Republicans Criticize Obama Trip to Ohio Bridge Years From Being ‘Shovel-Ready’

Republicans Criticize Obama Trip to Ohio Bridge Years From Being  ‘Shovel-Ready’


Published September 22, 2011 |


Republicans criticized President  Obama ahead of his visit Thursday to a bridge in Cincinnati, saying the  project he’s using as a backdrop to the public push for a new jobs  bill is going forward with or without the stimulus package.

GOP lawmakers also noted the project is at least four years from being  shovel-ready and questioned why the president was holding his event on the Ohio  side since the bridge is owned by Kentucky.

“But I respect his decision in a presidential year to do it on the Cincinnati  side of the river considering the Ohio electoral votes,” Rep. Geoff Davis,  R-Ky., quipped.

Davis and other Republicans acknowledged the importance of the bridge for  people traveling between Ohio and Covington, Ky. But they said the stimulus bill  won’t necessarily help the project along in the near-term.

“The Brent Spence Bridge is technically not a shovel-ready project,” Davis  told Fox News.

The Republican  National Committee pointed to reporting from FOX 19 in Cincinnati noting that even if the  federal government contributes $1.9 billion, another $500 million from state and  local authorities would still be needed. The project so far has only $90 million  to its name.

With full funding,  requirements like environmental studies would still push ground-breaking off for  another four years.

“Obama’s stimulus rhetoric fails to span the gap to Realityville,” the RNC  said in a memo.

On the Senate floor Thursday morning, Senate Republican Leader Mitch  McConnell complained that the administration was trying to use controversial  stimulus proposals to fund infrastructure projects that should already be  funded.

“The president made the same promises when he was selling his first  stimulus,” McConnell said.

In a letter to Obama, Davis and Rep. Steve Chabot, R-Ohio, who represents the  other side of the bridge, thanked him for his interest but urged him to instead  throw his support behind a bill that would “stop the federal government from  imposing excessive regulations on cement manufacturers that threaten thousands  of American jobs.” They noted he would be near a concrete plant Thursday  afternoon.

The bill, which passed out of committee Wednesday, is headed for a floor vote  in the coming weeks. It would stop regulation that Republicans say will cost business  millions of dollars annually in compliance costs, and could lead to the  shut-down of as many as a dozen plants.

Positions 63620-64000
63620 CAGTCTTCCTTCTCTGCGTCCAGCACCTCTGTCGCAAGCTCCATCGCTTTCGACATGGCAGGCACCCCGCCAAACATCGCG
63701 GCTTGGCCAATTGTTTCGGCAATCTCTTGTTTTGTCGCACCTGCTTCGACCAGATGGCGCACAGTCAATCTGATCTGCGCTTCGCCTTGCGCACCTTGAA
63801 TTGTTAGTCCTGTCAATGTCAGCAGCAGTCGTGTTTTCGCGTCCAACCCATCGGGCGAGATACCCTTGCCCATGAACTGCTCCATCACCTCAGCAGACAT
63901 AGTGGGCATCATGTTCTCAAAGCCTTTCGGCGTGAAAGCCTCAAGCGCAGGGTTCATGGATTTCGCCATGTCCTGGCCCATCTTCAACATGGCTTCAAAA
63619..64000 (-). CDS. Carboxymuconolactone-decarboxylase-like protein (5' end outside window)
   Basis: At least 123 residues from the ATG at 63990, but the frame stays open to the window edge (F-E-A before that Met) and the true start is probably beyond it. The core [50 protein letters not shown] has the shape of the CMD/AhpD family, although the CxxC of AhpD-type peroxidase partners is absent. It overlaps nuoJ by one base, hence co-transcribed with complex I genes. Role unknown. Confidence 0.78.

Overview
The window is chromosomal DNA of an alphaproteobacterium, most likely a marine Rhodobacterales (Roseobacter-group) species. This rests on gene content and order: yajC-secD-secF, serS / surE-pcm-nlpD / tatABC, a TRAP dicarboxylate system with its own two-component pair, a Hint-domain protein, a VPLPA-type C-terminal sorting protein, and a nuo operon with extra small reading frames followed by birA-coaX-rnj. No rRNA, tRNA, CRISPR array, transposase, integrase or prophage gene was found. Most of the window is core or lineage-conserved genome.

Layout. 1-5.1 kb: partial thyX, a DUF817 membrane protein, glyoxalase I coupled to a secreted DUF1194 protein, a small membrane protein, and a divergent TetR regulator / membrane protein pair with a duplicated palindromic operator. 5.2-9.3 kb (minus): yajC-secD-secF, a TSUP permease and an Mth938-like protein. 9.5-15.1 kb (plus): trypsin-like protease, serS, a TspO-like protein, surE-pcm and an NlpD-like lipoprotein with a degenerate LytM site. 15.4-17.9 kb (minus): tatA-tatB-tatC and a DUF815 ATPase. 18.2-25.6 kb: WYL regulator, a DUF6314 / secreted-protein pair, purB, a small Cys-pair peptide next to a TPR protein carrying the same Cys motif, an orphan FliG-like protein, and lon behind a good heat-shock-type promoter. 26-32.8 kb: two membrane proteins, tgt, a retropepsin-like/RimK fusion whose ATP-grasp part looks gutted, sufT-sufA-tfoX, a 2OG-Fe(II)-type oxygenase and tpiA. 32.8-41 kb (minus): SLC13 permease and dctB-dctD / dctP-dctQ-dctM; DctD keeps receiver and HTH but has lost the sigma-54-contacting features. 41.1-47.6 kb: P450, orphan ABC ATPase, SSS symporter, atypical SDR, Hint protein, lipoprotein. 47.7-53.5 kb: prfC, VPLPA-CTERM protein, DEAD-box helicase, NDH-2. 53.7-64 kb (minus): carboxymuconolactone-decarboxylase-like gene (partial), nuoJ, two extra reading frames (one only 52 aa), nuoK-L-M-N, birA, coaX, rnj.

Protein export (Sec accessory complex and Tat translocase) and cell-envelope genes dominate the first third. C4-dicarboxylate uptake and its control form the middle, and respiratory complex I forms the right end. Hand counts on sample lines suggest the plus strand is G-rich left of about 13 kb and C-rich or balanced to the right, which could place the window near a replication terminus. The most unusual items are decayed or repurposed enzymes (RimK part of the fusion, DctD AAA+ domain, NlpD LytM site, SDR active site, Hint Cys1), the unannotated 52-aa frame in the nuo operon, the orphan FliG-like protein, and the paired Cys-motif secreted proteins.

But environmentalists and others are opposed to the bill. Earth Justice said  in a statement that the bill would erode Clean Air Act protections against some  of the nation’s “worst polluters” by stripping restrictions on emissions from  cement companies. The group said the bill would encourage the companies “to burn tires,  plastics and other wastes without controlling or monitoring the resulting  pollution.”

Regarding the trip to the Ohio bridge, the White  House says Obama’s visit isn’t political, calling the bridge “functionally  obsolete.”

“It desperately needs rebuilding, as do substandard roads and bridges all  across America,” White House spokeswoman Amy Brundage said. “As the two most  powerful Republicans in Washington, Speaker Boehner and Senator (Mitch)  McConnell can either kill this jobs bill or help the president pass it right  away.

“Instead of looking for every excuse to justify doing nothing about the  damaged infrastructure in their states, we believe it’s in their interest and  the country’s interest to act as soon as possible and put people back to  work.”

Obama and others argue that the  government has a responsibility to fix America’s crumbling bridges, pointing  to the country’s decaying infrastructure as a symptom of lagging competitiveness  globally. The group Americans United for Change referenced a report claiming the  president’s bill would ensure thousands of structurally deficient bridges would  be safe, in pushing Congress to pass the package.

McConnell said Wednesday Obama’s visit to the bridge isn’t fooling  anyone.

“President Obama may think the best way to distract people from the  challenges we face is to stand near a bridge in a swing state and pit one group  of Americans against another, and hope his critics look bad if they don’t go  along with him,” he said on the Senate floor. “But I don’t think he’s fooling  anybody.”

Chabot said that while he supporting funding for the bridge, the issue  shouldn’t be used to rally support for the president’s $450 billion stimulus  bill. “The first stimulus didn’t work and we don’t need another one,” he  said.

The bridge, built in 1963, has long been in the sights of federal officials  looking to renovate the stretch along Interstate 75, which the Federal Highway  Administration says is long overdue for renovation to accommodate massive growth  in the region over the years.

Analysis for the bridge repair began in earnest this year after initial  drawings were submitted in April 2010. This month the FHA was to begin taking  public comment. The FHA construction schedule lists its start time in 2015, with  an estimated completion date of 2022.

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